Lily Mine ancestors need to be appeased - traditional healers

2016-02-17 17:59
(News24 Correspondent)

(News24 Correspondent)

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Barberton – The ancestors of the Lily Mine in Mpumalanga needed to be appeased in order for things to go well with the rescue mission and future mining operations, leaders of the Traditional Healers Organisation (THO) said on Wednesday.

THO national co-ordinator Phephisile Maseko was responding after Lomshiyo traditional leader, Chief Tikhontele Dlamini, told journalists that Vantage Goldfields, which has its headquarters in Sydney, Australia, did not perform an ancestral ritual to ask permission to operate the mine, based in Louisville near Barberton.

"Every place has its owners. The mine is owned by the ancestors. The question is, if the [mining company] got permission from the ancestors, under which chief did they do the ritual? Whites dismissed this as something that does not exist because of the traditions they came with," said Maseko.

Maseko said construction workers at the Medupi Power Station in Lephalale, Limpopo, were also failing to complete the project because the ancestors weren't informed of the developments.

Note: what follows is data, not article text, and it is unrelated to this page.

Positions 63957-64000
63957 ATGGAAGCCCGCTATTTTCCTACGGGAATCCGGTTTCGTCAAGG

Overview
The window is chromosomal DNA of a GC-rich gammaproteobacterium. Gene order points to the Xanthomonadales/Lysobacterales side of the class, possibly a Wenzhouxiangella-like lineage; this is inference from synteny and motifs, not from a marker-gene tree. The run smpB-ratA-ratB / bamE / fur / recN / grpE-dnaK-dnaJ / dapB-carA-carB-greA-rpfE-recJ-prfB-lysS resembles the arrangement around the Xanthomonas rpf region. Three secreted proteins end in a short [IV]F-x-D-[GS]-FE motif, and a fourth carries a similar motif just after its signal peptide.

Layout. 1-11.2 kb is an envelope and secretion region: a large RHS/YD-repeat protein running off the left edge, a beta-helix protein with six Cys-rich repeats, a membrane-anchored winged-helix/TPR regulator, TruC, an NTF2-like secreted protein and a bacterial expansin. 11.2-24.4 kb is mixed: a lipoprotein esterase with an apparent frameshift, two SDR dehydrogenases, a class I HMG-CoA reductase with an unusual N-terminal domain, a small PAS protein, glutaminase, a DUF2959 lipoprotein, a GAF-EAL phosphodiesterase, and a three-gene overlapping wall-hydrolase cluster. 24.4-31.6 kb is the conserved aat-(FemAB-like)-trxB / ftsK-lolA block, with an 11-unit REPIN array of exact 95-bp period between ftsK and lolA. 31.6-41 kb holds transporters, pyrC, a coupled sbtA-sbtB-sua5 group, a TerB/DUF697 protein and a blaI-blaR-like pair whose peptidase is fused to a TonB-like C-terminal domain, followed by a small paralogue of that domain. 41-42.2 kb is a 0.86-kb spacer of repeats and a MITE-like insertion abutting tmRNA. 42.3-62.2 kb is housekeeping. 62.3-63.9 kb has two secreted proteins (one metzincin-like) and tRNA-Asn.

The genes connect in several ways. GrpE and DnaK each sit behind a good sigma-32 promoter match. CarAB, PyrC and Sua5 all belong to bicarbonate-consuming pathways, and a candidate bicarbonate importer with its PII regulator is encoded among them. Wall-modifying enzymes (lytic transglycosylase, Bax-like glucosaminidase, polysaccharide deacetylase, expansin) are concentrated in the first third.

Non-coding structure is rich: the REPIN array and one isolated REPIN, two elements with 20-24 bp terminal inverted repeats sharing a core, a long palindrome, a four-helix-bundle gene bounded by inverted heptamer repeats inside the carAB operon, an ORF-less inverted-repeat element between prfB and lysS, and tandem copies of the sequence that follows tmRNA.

Appease the ancestors

"This thing is the same thing that is happening in Lephalale. When you ask them, when will they complete the project, they will tell you 'tomorrow'. Tomorrow they say there's something technical and mechanical, but they do not see that it is ancestors.

"This is the problem – a lot of people do not understand things in the way they should. They want to tell people that this will not work or that will work, but the important thing as traditional healers is for people to appease the ancestors."

He said they were supposed to give hope to families. "Burn incense and play drums so that the owners of the land can open their hands, because we are regretting everything we have done without their permission," Maseko explained.

Maseko said, if given permission, THO members could go to Lily Mine and perform the rituals there. 

"We are pleading that this is the way to communicate with the ancestors," she said.

Lily Mine acting spokesperson Cyril Ripinga, who is head of communications at the Nkomazi local municipality, said the THO was welcome to perform their rituals at the mine, but should get permission first.

"Anyone who wants to come as long as they consult Chief Tikhontele before doing their rituals," said Ripinga.

Read more on:    mbombela  |  lily mine collapse

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